On November 26, 2018, I had a tag-team surgery for my Endometriosis. Dr. Mel Kurtulus once again performed my excision surgery and Dr. Matthew Schultzel performed my bowel resection. This took place just four months after my last excision surgery. The procedure lasted about four hours and went without a hitch. I remained in the luxury resort…I mean the Prebys Cardiovascular Institute at Scripps Memorial Hospital for three nights/four days while I recovered.
The Bowel Prep
This was my very first bowel prep. Ever. And I was terrified of so many things. I’d heard horror stories about the taste of the prep, and equally horrifying tales of the aftermath.
I was prescribed Suprep, which of course my insurance refused to cover. If that ever happens to you, get a manufacturer’s coupon off of their website and bring it to your pharmacist. It certainly knocked a bit off the price for me!
Honestly, it didn’t taste that awful…kind of like a salty grape-flavored 7-up. But ugh it was still rough to get down.
35 minutes after I downed my first big dose of Suprep…and the torrential downpour had begun. Over the next 2 hours, I pooped a total of 19 times (I’m sparing you the details, but kept a detailed log; no pun intended). Most of it was liquid and sometimes I couldn’t even leave the toilet in between craziness.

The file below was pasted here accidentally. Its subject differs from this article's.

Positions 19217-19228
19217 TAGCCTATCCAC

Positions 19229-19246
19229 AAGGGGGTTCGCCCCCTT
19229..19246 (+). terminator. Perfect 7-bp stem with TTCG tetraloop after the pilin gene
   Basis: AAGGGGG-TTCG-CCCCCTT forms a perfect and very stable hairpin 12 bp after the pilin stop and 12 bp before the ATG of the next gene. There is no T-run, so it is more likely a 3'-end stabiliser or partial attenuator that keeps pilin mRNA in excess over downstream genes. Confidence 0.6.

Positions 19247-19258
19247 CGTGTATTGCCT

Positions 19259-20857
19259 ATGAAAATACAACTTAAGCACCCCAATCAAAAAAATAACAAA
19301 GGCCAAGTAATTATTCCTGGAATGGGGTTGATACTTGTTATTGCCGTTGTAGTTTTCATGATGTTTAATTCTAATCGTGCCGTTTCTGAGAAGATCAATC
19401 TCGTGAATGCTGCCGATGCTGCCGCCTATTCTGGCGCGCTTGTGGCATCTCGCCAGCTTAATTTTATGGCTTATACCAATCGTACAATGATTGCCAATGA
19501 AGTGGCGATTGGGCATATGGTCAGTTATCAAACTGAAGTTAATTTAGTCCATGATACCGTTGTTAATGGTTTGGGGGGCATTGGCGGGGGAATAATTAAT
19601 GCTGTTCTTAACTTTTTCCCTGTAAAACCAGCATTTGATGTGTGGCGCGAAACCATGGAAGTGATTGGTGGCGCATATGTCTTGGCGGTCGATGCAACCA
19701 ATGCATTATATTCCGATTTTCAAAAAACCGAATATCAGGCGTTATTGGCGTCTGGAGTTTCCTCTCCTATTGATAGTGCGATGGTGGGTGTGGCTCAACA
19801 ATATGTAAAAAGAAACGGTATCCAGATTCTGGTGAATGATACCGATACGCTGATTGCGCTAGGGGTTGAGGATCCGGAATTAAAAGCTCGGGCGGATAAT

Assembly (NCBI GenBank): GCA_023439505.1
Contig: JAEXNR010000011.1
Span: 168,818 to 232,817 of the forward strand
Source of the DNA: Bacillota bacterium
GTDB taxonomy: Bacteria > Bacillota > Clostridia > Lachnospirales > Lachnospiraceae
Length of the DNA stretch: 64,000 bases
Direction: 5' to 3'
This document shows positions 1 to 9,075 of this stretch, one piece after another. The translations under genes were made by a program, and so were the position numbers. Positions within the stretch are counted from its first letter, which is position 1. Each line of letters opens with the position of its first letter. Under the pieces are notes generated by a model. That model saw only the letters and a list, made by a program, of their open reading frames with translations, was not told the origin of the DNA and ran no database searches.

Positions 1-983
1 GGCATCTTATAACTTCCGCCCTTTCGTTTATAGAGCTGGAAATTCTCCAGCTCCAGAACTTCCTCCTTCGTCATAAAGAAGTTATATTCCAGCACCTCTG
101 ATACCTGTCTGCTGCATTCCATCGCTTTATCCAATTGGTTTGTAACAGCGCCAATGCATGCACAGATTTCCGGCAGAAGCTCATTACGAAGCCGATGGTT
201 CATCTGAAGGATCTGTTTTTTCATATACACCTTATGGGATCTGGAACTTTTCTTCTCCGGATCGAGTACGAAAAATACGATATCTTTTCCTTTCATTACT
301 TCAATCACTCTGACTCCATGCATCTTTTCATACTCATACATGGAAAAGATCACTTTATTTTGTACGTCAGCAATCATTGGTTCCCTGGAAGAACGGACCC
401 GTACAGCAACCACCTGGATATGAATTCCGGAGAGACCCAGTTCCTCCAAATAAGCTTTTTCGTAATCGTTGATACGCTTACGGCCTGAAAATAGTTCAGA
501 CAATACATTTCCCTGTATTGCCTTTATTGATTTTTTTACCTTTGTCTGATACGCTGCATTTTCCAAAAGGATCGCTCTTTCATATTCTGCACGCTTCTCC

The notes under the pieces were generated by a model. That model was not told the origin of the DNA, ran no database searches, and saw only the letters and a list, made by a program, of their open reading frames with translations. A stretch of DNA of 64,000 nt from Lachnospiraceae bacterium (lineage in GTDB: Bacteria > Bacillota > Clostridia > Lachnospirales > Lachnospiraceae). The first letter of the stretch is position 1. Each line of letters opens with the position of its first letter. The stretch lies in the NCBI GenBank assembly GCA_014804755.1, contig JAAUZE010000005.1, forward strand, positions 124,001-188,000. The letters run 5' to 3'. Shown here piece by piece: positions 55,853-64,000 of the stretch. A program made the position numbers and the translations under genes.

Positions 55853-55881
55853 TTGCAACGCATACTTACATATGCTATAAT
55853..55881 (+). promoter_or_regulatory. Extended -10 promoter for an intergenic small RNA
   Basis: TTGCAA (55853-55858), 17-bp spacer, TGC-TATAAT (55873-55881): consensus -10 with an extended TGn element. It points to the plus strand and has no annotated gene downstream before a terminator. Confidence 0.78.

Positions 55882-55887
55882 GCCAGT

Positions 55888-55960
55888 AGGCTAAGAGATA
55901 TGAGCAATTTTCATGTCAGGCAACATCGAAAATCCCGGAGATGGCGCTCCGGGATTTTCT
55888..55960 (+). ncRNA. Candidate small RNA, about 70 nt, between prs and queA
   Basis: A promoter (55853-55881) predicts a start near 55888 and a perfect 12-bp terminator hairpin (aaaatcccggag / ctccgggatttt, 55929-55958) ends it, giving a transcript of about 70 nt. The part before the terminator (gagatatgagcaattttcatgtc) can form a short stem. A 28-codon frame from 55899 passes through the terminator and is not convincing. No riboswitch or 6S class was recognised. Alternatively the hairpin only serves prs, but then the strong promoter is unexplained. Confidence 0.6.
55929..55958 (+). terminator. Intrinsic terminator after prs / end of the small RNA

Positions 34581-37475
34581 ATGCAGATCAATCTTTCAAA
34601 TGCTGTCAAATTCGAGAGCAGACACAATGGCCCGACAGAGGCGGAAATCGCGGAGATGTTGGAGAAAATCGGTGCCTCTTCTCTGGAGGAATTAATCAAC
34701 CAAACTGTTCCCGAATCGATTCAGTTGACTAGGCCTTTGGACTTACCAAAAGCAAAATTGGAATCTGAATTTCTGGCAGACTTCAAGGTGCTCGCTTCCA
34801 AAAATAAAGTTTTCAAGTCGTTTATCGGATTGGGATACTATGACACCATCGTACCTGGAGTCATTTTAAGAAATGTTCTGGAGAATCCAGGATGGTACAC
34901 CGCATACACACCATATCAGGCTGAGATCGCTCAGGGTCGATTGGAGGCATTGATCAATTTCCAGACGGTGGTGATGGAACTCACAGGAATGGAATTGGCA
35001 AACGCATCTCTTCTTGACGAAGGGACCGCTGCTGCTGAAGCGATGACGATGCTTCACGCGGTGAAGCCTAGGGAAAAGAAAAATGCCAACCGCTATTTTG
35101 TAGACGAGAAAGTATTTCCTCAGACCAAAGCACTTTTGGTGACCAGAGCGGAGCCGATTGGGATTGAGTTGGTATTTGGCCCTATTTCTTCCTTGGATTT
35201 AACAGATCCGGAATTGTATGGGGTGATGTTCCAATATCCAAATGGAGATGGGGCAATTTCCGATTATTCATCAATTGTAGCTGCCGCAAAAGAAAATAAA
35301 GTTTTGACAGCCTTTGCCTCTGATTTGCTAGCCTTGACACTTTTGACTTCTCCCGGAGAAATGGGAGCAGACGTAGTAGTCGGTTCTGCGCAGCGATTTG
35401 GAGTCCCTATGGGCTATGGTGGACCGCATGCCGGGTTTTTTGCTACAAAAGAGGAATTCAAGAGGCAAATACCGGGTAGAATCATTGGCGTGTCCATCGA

My colo-rectal surgeon also had me on a regimen of ClearFast, to help not only keep me hydrated during the process but to make for a faster/easier recovery after surgery.
Then at 10pm, I took my 2nd dose of Suprep. It took about 30 minutes to take effect and over the next hour I poo’d liquid 13 times. At 11:30, I dragged myself to bed. At 4:00am, I woke up to take my prescribed ClearFast and learned that Suprep was still in command. I pooped again 5 times over the next hour. And when we got to the hospital, I poo’d liquid again twice before surgery (once in my surgery cap ‘n gown)! I was scared that the clear liquid-pooing would keep them from performing my surgery since I was obviously still voiding. Nope! The show must go on!